Reviews of 2,048 houses that had their assessments rigged by Service New Brunswick to produce large tax increases for homeowners are turning up another, potentially more serious problem: the accuracy of the assessments themselves.
Service New Brunswick personnel have been slowly sorting through homes caught up in the ongoing property tax scandal and have already discovered errors in property valuations so large it's raising questions about the accuracy of the province's new automated assessment system.
Keith Greenhalgh's east Saint John home is among those affected. Following his complaint, a human review of the automated aerial assessment done on his property — known as pictometry — resulted in a $41,100 correction in his favour.
"It's just astounding," said Greenhalgh of the difference between the automated and human assessments of his property.
"There's no justification for it. The human element has to be present. I don't see how they can base it just from pictometry, from an aerial view."
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To date, the property tax controversy has revolved around the way provincial assessment managers bypassed a legal limit of 10 per cent on property tax increases by fabricating renovation amounts on homes they knew were in line for large assessment jumps.
If a home has undergone "major" improvements, the 10 per cent limit on property tax increases can be exceeded.
In Greenhalgh's case, his assessment was slated to increase 21 per cent, so Service New Brunswick made up $17,730 in renovation costs on his home and raised his tax bill 21 per cent as well.
Human assessor spots errors
But the assessment increase itself was deeply flawed and dissolved as soon as a human assessor reviewed it.
"The gentleman I spoke to looked at the [neighbourhood] sales figures and the house and it jumped out at him. It was obvious to him it was clearly an error," said Greenhalgh, who eventually ended up with a 4.6 per cent assessment decrease.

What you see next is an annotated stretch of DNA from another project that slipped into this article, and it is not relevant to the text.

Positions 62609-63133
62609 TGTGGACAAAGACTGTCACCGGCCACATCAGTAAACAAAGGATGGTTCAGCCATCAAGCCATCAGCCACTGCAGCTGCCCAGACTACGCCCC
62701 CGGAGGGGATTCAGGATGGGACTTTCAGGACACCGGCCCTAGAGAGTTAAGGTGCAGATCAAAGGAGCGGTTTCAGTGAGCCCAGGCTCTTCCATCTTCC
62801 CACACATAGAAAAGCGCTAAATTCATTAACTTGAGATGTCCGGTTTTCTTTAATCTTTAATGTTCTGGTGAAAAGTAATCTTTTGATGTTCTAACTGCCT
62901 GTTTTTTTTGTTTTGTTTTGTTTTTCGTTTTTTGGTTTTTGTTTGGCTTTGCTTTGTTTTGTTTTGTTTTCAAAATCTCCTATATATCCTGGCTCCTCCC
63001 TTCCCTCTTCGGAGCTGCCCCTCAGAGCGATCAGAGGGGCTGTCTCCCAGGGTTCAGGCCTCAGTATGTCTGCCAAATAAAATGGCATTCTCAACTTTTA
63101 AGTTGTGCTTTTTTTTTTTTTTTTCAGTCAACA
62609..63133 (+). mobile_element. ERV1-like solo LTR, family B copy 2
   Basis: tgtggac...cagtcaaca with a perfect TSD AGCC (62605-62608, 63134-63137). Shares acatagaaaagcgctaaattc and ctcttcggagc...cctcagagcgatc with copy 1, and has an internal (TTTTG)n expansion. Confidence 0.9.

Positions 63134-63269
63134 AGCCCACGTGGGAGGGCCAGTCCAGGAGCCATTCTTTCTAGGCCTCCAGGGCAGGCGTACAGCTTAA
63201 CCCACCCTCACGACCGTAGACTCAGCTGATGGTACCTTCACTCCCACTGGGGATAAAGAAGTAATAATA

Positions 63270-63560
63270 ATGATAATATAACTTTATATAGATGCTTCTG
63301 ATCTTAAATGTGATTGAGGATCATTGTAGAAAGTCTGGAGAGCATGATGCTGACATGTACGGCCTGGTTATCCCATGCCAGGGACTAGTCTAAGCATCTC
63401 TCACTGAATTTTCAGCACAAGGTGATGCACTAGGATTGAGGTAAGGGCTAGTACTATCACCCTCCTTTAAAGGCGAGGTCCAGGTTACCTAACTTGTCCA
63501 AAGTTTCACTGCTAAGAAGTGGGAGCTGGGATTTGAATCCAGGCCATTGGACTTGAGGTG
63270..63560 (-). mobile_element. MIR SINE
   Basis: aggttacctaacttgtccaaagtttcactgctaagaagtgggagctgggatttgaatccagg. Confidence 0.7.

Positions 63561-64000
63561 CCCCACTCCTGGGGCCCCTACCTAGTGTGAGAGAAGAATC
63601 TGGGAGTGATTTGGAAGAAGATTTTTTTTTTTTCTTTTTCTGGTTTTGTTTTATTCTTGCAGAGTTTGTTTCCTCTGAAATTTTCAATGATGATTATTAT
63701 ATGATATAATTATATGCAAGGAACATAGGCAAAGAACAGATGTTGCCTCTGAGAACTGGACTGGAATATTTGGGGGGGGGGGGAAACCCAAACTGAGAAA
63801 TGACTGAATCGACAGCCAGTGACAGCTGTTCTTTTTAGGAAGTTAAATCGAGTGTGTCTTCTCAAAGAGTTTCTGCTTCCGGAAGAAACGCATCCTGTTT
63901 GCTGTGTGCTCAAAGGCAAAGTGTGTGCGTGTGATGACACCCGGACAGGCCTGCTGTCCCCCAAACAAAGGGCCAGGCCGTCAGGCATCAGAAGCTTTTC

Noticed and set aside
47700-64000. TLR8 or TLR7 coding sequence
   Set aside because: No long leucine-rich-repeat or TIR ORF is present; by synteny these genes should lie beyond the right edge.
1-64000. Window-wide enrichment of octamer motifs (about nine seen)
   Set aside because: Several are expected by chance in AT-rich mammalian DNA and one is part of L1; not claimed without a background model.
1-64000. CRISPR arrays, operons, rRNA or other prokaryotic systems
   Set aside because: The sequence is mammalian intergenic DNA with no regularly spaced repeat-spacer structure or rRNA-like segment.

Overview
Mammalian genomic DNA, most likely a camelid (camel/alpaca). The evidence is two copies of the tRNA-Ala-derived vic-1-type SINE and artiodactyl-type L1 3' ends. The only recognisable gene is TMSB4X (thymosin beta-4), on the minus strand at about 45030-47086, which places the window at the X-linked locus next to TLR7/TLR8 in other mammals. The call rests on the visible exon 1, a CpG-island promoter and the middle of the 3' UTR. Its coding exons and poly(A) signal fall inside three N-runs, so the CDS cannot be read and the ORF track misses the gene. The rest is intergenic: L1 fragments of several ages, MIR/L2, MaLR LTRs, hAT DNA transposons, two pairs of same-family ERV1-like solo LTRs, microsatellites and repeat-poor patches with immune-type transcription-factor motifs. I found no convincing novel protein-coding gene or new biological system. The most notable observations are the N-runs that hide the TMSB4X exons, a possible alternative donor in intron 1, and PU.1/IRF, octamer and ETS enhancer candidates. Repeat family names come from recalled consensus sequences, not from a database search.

As of last week, just over 220 of the homes caught up in the scandal had been reviewed, but problems with the accuracy of the automated assessments have persisted.
On Saint John's Beach Road, five homes were hit by the controversy.
One house at 16 Beach Rd. had a 48 per cent assessment and tax increase imposed by use of the automated system and fabricated renovations, but that was wiped out completely following a review.
The difference between the automated and the human assessments was $79,400 on a $164,000 home.
Around the corner, a house at 21 Crowley Road had its assessment increase cut by $52,300 following a human review. Across the city, a home on Wallace Court had its increase rolled back $71,200, and a house on Sand Cove Road got a $53,400 reduction.
Accuracy of aerial system questioned
Errors discovered so far in the 2,048 properties hit with big tax increases have been so large it raises questions about the quality of all 100,000 assessments done with the new aerial technology.
The new system was used mostly in the greater Saint John, Moncton and Fredericton areas and in nearby towns like Hampton, Sackville and Woodstock.
Northern areas and most rural communities were assessed using traditional methods and have reported few problems.
But insiders fear errors may be widespread and only beginning to surface in areas surveyed with pictometry.
"This is way bigger than 2,000 properties," said one SNB official on the condition of anonymity.
"There's mistakes all over the place. There's thousands of them."
On Moncton's Information Morning Tuesday, Premier Brian Gallant said he's not ruling out more problems being discovered.
"One of the issues we have is that this keeps unravelling," said Gallant.
"One of the things that has been clear throughout this process is we don't know all the information."
Brian Lynch lives in one of four homes on Beach Road that is still waiting for a review.
Service NB fabricated $61,690 in renovations to his home and increased his tax bill 36 per cent.
Although he believes the amounts will eventually be erased, he's appalled about being caught in the mess.
"I'm just astounded," said Lynch.
"It's like losing the lottery."